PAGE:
Last week, Paris was buzzing with all sorts of art-related events and Fashion Week, and one that we were particularly interested in was the self-produced, pop-up exhibition Waterline, by Pejac (who we interviewed in our Spring 2018 issue). Held on an old peniche moored right under Notre Dame, the 4-day exhibition was another one in the series of his self-produced projects which are challenging the concepts of the established art world.
Focused on presenting works on paper, the show was dominated by three large pieces that were installed at both ends of the boat's interior. Created using charcoal on paper, mounted on a canvas frame, the large and intricate pieces showed the quality level Pejac's drawings are at. Masterfully utilizing the softness of the medium to create a dreamy atmosphere, he is still able to accent particular details, capturing observers attention by hiding them from the initial glance. Embued with sadness and somewhat apathy, all three pieces depict impossibly dark scenarios—a swimmer diving to retrieve a sinking life belt, a helicopter displacing a lighthouse through the desert, and a group of hunters battling the hurricane of birds.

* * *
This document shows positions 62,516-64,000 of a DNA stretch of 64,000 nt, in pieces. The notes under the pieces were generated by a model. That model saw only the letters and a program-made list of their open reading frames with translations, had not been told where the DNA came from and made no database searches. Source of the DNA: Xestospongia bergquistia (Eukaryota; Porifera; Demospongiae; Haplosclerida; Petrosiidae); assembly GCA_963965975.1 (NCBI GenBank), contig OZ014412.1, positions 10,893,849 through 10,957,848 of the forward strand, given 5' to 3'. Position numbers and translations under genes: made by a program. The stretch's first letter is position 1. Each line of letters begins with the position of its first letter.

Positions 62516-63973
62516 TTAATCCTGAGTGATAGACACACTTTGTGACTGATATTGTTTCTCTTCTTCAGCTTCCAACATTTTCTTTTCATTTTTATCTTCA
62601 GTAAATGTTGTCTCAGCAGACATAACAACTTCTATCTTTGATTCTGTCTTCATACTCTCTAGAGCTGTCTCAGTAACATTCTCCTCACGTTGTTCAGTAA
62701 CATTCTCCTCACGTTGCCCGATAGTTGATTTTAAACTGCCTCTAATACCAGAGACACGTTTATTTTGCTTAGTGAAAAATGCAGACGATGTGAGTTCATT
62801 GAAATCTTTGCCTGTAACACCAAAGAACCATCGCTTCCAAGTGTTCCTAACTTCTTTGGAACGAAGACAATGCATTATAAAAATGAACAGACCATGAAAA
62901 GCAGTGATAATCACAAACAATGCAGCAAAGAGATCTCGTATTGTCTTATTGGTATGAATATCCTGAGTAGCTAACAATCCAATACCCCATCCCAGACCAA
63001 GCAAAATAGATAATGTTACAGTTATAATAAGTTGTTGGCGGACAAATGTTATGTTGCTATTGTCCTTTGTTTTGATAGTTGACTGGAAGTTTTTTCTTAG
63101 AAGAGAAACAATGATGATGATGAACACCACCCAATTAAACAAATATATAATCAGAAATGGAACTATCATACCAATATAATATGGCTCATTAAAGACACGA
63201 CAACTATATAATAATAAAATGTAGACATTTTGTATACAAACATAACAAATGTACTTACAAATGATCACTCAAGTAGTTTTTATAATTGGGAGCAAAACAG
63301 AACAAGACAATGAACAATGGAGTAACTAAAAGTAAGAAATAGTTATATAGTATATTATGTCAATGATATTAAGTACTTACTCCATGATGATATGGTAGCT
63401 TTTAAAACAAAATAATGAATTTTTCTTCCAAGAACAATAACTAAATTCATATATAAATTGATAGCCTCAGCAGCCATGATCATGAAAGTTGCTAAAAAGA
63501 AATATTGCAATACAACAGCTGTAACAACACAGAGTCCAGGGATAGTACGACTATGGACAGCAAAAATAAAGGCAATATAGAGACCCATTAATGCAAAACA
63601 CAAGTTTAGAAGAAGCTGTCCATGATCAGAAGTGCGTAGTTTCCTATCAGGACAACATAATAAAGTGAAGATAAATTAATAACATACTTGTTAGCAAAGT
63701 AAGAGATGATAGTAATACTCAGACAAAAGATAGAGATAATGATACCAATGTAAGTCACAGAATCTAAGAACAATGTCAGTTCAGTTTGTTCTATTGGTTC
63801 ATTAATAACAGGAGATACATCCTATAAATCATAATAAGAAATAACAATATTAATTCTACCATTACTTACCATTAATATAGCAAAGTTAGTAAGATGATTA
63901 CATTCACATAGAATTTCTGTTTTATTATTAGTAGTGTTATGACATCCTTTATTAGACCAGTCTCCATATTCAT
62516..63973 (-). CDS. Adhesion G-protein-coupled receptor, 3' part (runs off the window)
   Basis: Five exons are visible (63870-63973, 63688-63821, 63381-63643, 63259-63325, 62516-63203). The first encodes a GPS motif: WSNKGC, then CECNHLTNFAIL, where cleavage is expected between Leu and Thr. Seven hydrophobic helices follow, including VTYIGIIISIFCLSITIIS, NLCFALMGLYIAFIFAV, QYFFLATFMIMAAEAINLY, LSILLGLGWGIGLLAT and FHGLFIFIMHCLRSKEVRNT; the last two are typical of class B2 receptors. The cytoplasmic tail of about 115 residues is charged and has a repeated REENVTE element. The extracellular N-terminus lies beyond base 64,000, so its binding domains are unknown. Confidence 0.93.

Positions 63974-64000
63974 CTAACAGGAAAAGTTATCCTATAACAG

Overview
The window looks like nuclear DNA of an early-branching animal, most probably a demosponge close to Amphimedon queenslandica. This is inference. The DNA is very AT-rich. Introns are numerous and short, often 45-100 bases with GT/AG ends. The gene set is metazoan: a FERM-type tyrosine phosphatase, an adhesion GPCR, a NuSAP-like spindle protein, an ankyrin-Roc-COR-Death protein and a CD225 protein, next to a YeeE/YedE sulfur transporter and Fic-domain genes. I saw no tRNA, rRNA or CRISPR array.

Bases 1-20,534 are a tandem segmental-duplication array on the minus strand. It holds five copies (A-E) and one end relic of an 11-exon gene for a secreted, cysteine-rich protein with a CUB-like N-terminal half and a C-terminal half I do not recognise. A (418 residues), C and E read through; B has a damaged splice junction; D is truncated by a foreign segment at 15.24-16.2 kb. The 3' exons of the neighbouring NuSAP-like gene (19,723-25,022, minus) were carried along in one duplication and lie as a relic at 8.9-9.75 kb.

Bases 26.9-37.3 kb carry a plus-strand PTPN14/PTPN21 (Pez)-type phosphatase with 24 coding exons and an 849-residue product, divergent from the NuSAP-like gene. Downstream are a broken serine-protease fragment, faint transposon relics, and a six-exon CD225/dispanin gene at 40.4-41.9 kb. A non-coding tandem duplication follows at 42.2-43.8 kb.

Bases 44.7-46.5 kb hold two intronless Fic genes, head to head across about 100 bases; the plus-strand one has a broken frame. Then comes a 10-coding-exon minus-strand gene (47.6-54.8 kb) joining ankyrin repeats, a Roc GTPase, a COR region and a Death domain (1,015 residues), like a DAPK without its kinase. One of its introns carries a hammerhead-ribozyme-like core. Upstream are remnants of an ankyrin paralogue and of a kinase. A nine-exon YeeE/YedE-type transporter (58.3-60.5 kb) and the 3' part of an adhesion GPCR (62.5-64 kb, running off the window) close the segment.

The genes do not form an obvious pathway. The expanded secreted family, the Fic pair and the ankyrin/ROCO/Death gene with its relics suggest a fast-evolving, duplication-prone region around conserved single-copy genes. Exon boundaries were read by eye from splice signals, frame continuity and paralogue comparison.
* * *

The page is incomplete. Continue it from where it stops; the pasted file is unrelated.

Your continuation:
The other drawings throughout the deck and the interior of the boat were some older works and studies, as well as some new, previously unseen concepts. Along with studio works, the artist constructed tow site-specific installations on the vessel, playing with the idea of a paradox and a notion of familiarity. A large piano surrounded with car mechanic tools on the inside was cleverly mixing the two worlds; a "cultural," high class against the working class idea. This was emphasized on the opening night when a pianist dressed up as a car mechanic played beautiful tunes for the visitors, while the stone well surrounded with the lush green meadow on the bow of the ship overlooking Notre Dame cathedral was puzzling the minds of the passersby.